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bridge and nut slots causing and loud buzz?

Discussion in 'Setup & Repair [DB]' started by papachains88, Mar 5, 2013.

  1. papachains88


    Feb 11, 2013
    I took some very good advice about strings which I'm very happy about. The problem that I'm having is that my silver slaps are a much smaller gauge than my previous weed wackers which is what my bass is setup for. So being a newbie to this and liable to make newbie mistakes I was hoping for some advice. There is a little room for play in the nut and bridge slots, is this the main reason why I'm getting such an atrocious buzz out if my e, a, and d strings? My g is fine, but its the other 3. I've adjusted the bridge slowly higher and lower to try and get rid of the buzz but no such luck. What can I do?

    Greatly appreciated,
  2. Try making small shims out of pieces of matchbook cover and placing them in the nut slots under the strings. If this makes the buzz go away, your nut slots were cut too low. You can make a more permanent fix by placing a drop of superglue in each nut slot. It's a common guitar repair, but not exactly a legit repair in the doublebass world.

    If cheating the nut slots higher doesn't fix the problem, it could be a technique issue or your fingerboard could have inadequate camber. A luthier can fix that for a few hundred bucks, but go to a bass luthier or a good violin shop, not Joe Bob's Geetar Fix-It.
  3. VegasGutPlucker

    VegasGutPlucker Supporting Member

    Oct 14, 2008
    reviving an old thread because I need to address a similar issue. I was told to use ebony powder and superglue in the nut slot to fill it in, then re-slot it. I'm doing more and more repairs on my bass on my own, but this one seems intimidating. Any hints or tips? It's my A string slot that has bottomed out and is giving me sitar-buzz against the fingerboard.
    I'll continue digging the archives.
  4. Remove the nut, add a shim underneath, then file down to your desired clearance.
  5. VegasGutPlucker

    VegasGutPlucker Supporting Member

    Oct 14, 2008
    Shim of what? toilet paper? business card? super thin wood? this would mean I would have to lower the other three strings, yes?
  6. ricobasso


    Jan 18, 2007
    UK, South East
    to go back to VegasGP's OP, ebony dust and superglue works well but you need to mask up (with tape or other) to avoid the superglue going everywhere. Assuming you can get or make your own ebony dust, tamp it down in the existing nut slot and then apply superglue. Leave it to set, then carefully remove the masking and file to suit.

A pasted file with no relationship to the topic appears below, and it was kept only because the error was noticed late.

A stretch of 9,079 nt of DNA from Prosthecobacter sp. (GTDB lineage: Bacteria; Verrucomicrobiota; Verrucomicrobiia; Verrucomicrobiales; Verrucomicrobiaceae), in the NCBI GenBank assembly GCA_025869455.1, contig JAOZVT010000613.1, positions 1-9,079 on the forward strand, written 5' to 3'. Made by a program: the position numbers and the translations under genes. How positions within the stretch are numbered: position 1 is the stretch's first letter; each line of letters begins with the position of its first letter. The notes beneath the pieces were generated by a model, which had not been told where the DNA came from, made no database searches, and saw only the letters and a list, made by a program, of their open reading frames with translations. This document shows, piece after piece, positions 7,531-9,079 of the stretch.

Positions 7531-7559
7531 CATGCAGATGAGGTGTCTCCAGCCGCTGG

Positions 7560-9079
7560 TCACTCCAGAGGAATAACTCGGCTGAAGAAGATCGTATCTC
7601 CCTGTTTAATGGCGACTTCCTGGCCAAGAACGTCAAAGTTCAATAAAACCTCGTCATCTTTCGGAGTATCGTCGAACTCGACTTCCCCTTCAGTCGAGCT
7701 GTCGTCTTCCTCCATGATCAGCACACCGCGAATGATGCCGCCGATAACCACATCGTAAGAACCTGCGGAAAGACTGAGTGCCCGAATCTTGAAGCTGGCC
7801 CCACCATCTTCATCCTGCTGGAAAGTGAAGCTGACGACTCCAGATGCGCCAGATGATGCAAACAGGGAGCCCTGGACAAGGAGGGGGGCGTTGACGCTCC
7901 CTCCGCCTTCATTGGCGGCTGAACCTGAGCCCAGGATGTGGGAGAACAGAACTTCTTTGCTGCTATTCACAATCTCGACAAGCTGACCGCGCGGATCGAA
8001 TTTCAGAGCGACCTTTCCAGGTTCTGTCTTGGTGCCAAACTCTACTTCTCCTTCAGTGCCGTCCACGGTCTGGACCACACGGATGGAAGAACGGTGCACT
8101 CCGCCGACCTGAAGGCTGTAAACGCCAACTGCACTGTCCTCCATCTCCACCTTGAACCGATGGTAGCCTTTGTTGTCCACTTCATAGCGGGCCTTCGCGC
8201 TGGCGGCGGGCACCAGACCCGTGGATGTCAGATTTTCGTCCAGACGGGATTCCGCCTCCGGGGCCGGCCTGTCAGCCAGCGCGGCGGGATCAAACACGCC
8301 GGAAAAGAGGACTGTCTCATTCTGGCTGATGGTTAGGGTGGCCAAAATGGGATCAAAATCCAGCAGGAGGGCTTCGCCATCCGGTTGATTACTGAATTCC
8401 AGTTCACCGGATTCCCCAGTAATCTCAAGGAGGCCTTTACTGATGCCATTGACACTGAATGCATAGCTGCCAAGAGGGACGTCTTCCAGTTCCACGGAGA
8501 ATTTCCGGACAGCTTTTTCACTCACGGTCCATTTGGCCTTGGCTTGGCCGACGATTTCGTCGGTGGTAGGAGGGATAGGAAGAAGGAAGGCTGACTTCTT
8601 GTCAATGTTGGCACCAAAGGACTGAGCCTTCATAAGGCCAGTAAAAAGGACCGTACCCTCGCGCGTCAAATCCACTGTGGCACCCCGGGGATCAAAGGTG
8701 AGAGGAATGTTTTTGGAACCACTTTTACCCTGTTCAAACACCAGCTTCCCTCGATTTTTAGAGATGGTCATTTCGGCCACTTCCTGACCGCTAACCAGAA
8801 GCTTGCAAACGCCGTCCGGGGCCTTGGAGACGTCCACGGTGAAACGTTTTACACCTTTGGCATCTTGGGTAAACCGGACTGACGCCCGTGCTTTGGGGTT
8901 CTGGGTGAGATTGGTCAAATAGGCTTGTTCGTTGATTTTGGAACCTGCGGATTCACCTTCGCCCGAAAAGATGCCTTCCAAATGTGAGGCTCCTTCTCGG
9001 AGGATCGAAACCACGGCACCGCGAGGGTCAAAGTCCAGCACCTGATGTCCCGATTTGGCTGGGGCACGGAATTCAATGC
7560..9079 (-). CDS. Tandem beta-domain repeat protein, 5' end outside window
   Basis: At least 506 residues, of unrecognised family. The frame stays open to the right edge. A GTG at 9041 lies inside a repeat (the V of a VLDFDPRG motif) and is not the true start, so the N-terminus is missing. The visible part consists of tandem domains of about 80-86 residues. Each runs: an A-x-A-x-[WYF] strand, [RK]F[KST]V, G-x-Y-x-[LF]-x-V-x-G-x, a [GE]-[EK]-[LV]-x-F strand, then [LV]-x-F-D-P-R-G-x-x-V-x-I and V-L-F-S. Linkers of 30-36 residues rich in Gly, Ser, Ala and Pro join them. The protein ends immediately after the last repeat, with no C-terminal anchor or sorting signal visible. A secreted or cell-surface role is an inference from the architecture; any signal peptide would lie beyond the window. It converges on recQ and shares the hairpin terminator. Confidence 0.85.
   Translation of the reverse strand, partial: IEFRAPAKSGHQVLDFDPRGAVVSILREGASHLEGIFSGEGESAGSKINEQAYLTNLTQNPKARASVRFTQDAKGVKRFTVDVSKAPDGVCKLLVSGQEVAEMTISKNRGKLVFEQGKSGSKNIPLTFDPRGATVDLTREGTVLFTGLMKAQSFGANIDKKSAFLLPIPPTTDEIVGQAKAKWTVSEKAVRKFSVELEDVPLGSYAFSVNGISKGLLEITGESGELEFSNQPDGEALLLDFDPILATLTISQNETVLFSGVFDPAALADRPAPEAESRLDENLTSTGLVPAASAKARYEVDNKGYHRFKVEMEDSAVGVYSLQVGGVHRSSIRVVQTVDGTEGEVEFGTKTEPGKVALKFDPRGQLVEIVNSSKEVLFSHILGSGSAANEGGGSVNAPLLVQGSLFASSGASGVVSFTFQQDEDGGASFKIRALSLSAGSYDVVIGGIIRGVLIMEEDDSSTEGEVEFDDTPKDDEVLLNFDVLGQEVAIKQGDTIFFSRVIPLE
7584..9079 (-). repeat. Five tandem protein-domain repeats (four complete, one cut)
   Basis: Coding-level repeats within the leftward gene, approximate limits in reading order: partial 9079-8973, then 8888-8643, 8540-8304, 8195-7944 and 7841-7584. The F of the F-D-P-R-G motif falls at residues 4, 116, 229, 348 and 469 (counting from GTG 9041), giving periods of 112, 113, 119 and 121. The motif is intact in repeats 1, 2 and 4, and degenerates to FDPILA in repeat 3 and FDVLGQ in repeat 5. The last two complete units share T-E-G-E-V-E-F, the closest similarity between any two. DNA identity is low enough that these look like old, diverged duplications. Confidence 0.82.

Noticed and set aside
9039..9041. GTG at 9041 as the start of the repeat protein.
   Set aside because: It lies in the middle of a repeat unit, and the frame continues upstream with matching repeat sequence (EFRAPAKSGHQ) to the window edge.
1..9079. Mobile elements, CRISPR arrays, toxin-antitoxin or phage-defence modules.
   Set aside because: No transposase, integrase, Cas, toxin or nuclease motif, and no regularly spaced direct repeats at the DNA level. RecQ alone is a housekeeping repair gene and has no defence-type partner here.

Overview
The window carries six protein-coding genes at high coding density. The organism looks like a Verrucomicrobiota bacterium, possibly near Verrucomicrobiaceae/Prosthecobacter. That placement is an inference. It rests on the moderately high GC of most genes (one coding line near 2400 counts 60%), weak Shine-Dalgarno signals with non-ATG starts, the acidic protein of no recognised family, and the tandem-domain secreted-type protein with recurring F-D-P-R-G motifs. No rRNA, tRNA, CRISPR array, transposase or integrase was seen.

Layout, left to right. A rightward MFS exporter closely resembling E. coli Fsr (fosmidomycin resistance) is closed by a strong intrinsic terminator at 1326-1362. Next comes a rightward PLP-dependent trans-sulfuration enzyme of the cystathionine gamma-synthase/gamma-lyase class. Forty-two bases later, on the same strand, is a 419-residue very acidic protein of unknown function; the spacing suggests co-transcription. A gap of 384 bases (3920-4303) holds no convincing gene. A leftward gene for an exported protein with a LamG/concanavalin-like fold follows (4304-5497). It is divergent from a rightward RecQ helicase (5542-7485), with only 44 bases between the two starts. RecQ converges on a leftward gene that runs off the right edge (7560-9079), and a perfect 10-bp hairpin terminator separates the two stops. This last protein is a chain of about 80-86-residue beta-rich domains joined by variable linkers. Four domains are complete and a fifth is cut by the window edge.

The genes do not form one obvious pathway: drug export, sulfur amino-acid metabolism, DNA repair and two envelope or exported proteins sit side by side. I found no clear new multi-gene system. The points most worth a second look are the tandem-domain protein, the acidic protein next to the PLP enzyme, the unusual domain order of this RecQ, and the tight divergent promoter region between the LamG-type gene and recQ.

7. JoeyNaeger

    JoeyNaeger Guest Commercial User

    Jun 24, 2005
    Houston, TX
    Bass Specialist, Lisle Violin Shop
    I have not had much success building up a nut slot with dust and superglue. I also prefer gluing an ebony shim to the bottom and then reshaping the top. If done well, the glue joint will be virtually invisible.
  8. Jake deVilliers

    Jake deVilliers Commercial User

    May 24, 2006
    Crescent Beach, BC
    Owner of The Bass Spa, String Repairman at Long & McQuade Vancouver
    Yes. Glue a thin slice of ebony on the bottom of the nut, re-cut the slots and re-shape the nut as necessary. CA glue is the hokiest of momentary fixes and shouldn't even be discussed here.
  9. VegasGutPlucker

    VegasGutPlucker Supporting Member

    Oct 14, 2008
    Where can I get an ebony or rosewood shim? I don't have saws or anything but a sanding belt and I live in vegas. Not a whole lot of Luthiery going on here.
    I thought about calling exoticwood.biz, I've always had good luck with him and maybe he can find a scrap for me cheap.
  10. http://vegasguitars.com/home.php
    Might call these guys. At our shop we have lots of little cut-offs hanging around...very nice, old pieces of flamed maple, quartered spruce and clear ebony that are too small or oddly shaped for anything except the occasional repair, knife handle or doorstop (or nut shim)!
  11. Jake deVilliers

    Jake deVilliers Commercial User

    May 24, 2006
    Crescent Beach, BC
    Owner of The Bass Spa, String Repairman at Long & McQuade Vancouver
    As TYB notes, luthiery/repair shops have all kinds of bits lying around to be used in different ways. I bet if you dropped by your local guitar builder's or violin repairman's shop with a cold six pack you'd find what you needed! ;)
  12. southwind


    Apr 21, 2013
    NW OK
    Keep your local luthier in business and go see him or her. Sounds like an easy fix!

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